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From The Times, on Iran's apparently accelerating nuclear program:

Filtering out the hyperbole surrounding recent proclamations about Iran's tangible progress is always difficult, especially at a time when the country is determined to show that neither the Stuxnet computer worm, which crippled part of its nuclear infrastructure last year, nor Western sanctions have proved to be more than modest setbacks. Dr. Abbasi himself is rarely seen or heard outside of Iran.

But international nuclear inspectors and American officials say that all the evidence points to the imminent installation of centrifuges at an underground nuclear plant on a military base near the city of Qum. Iran revealed the existence of the plant in 2009, after learning that the United States and European powers were about to announce that they had discovered the complex, deep inside the Iranian base.

What concerns inspectors and European and American officials is Iran's announced effort to increase production of uranium enriched to nearly 20 percent purity. Iran insists that it needs that fuel for a medical research reactor. But last week William Hague, the British foreign minister, dismissed that assertion as a cover story.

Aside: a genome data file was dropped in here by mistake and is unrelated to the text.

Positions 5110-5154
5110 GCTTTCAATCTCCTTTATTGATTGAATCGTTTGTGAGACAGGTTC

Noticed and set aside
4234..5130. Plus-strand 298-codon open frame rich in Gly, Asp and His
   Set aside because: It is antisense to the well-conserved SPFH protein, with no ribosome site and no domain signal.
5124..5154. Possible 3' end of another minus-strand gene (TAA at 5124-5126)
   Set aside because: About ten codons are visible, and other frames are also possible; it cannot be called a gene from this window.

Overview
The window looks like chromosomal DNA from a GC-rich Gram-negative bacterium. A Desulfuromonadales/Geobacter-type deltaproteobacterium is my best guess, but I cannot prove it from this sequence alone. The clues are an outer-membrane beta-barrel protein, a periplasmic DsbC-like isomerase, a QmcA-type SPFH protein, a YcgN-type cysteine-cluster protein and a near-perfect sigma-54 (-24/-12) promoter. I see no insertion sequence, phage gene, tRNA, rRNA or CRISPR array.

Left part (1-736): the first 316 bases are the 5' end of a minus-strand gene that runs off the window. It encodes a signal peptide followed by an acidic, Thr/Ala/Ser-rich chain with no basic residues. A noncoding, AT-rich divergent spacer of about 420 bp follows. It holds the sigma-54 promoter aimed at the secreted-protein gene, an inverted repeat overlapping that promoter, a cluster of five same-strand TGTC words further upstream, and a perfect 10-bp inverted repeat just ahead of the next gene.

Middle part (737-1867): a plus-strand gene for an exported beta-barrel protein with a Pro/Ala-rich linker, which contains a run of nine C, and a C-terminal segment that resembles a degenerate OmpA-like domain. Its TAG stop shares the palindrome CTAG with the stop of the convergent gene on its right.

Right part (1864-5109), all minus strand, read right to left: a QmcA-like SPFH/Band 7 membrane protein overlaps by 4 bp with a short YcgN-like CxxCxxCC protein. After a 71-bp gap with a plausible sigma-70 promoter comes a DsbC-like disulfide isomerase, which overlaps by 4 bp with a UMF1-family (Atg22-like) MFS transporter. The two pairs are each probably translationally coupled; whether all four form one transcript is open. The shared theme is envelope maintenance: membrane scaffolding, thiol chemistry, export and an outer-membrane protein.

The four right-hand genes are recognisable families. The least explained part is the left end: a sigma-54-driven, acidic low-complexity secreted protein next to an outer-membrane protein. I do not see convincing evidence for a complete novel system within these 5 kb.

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Jeffrey Goldberg is a national correspondent for The Atlantic and a recipient of the National Magazine Award for Reporting. He is the author of Prisoners: A Story of Friendship and Terror. More

Before joining The Atlantic in 2007, Goldberg was a Middle East correspondent, and the Washington correspondent, for The New Yorker. He was previouslly a correspondent for The New York Times Magazine and New York magazine. He has also written for the Jewish Daily Forward and was a columnist for The Jerusalem Post.

Goldberg's book Prisoners was hailed as one of the best books of 2006 by the Los Angeles Times, The New York Times, The Washington Post, Slate, The Progressive, Washingtonian magazine, and Playboy. He received the 2003 National Magazine Award for Reporting for his coverage of Islamic terrorism and the 2005 Anti-Defamation League Daniel Pearl Prize. He is also the winner of the International Consortium of Investigative Journalists prize for best international investigative journalist; the Overseas Press Club award for best human-rights reporting; and the Abraham Cahan Prize in Journalism.

In 2001, Goldberg was appointed the Syrkin Fellow in Letters of the Jerusalem Foundation, and in 2002 he became a public-policy scholar at the Woodrow Wilson International Center for Scholars in Washington, D.C.

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